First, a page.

Call Out Hate, Not Faux Pas
"A related concern was raised by Ezra Klein and Chris Hayes in a podcast conversation where they agreed that while objecting to racism or other bigotries is important—as deBoer would agree—the left must take care, as the universe of things deemed problematic continues to expand, that it doesn’t stray into enforcing elite manners against people who mean no harm and harbor no hate when violating them. What’s more, it must be better at clarifying why some of what may strike observers as mere elite manners is, in fact, a substantive good that deserves to be emphasized.
As they put it:
Hayes: Issues of social justice have been understood by large parts of the populace as essentially elite manners.
Klein: Which, they sometimes have that dimension.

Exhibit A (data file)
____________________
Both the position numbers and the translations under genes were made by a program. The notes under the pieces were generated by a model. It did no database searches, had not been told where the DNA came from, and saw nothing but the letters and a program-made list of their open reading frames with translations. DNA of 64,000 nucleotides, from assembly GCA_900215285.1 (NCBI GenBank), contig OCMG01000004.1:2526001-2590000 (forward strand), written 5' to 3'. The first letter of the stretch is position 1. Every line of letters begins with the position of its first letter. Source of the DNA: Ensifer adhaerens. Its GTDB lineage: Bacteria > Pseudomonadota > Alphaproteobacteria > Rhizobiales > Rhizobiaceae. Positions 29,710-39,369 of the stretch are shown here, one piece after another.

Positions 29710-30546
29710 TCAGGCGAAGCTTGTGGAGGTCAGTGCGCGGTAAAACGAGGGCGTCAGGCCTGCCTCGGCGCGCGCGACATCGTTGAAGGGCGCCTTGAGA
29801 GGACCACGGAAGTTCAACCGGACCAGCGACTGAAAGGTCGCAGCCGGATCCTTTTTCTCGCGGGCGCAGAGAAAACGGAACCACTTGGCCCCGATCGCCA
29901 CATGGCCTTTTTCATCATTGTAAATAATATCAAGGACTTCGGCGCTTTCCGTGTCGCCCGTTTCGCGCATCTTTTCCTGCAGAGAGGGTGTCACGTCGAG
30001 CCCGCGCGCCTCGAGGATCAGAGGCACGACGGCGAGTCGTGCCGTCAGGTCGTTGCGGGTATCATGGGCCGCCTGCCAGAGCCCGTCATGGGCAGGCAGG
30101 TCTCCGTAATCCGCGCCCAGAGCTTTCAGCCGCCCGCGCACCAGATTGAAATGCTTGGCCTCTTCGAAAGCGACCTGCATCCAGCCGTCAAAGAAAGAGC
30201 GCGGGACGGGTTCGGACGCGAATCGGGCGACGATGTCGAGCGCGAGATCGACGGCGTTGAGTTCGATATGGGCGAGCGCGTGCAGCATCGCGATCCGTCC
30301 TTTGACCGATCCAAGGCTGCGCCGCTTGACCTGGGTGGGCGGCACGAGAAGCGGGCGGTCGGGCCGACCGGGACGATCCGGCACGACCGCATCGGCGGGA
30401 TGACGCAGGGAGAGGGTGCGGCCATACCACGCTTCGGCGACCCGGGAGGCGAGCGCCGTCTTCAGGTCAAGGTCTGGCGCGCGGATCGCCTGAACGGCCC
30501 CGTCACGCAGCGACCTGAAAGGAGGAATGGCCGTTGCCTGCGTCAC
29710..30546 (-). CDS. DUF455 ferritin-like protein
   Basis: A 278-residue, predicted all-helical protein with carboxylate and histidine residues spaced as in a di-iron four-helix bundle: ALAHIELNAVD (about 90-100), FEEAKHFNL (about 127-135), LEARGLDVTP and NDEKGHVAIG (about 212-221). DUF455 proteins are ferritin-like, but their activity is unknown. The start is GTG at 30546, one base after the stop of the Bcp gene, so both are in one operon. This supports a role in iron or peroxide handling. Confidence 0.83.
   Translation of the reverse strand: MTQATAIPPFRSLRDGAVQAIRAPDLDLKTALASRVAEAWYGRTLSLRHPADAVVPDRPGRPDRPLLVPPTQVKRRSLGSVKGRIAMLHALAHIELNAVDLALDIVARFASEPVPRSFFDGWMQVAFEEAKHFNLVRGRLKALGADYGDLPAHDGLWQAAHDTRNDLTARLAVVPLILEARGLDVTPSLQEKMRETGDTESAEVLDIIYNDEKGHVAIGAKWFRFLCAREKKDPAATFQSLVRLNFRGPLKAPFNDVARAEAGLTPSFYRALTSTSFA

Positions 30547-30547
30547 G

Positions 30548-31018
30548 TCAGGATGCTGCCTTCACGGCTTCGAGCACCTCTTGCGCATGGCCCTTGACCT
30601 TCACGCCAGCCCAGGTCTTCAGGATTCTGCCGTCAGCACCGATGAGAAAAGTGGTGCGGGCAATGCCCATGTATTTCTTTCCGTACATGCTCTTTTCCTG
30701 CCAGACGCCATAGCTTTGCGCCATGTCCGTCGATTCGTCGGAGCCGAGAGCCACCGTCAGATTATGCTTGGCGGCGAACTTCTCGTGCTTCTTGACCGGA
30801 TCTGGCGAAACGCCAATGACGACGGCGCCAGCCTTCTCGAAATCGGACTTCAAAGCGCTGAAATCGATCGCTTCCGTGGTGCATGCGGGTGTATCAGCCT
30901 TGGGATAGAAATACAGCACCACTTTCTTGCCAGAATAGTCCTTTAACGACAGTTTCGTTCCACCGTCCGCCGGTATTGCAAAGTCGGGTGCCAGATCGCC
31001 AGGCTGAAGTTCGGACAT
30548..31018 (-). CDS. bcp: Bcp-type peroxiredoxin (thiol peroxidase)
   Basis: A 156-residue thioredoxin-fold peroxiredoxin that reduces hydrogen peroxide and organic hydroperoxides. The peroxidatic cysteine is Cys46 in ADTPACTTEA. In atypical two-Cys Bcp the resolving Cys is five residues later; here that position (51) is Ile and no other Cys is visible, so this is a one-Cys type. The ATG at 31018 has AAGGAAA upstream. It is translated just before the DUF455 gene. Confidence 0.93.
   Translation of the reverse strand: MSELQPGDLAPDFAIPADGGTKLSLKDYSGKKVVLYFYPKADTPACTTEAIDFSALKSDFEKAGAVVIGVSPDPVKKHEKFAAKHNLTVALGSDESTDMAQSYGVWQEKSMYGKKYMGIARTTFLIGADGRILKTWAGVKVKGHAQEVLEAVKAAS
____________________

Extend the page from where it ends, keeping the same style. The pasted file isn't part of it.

Hayes: Those two things are bound together. So if you watch a farce, the person at the dinner party who doesn’t know which fork to use, that’s who you root for. And in our politics a huge part of the population has understood what I think are––what are––genuine struggles for social justice and equality as essentially elite manners. Michelle Goldberg makes this great point. And it was my experience as well. She was like, ‘When I would go to rallies, a lot of people told me about political correctness and almost no one told me about NAFTA.’ It was the violations of the taboos that people liked, at least the hard core supporters who would go to the rallies, more than trade. Because at some level, their understanding of it, it was the person at the dinner party with everyone with their fine china and their 9 different kinds of forks just drinking the soup out of the bowl. And it was like, that’s my dude.
And precisely for the reasons you identify.
Precisely because there’s been this way in which the cosmopolitan elites, the guardians of culture, the people that cluster in these urban centers, have a set of social values and social taboos that I think are informed by genuine commitments toward justice, but also have this aspect of elite manners and that are understood by huge parts of society as elite manners."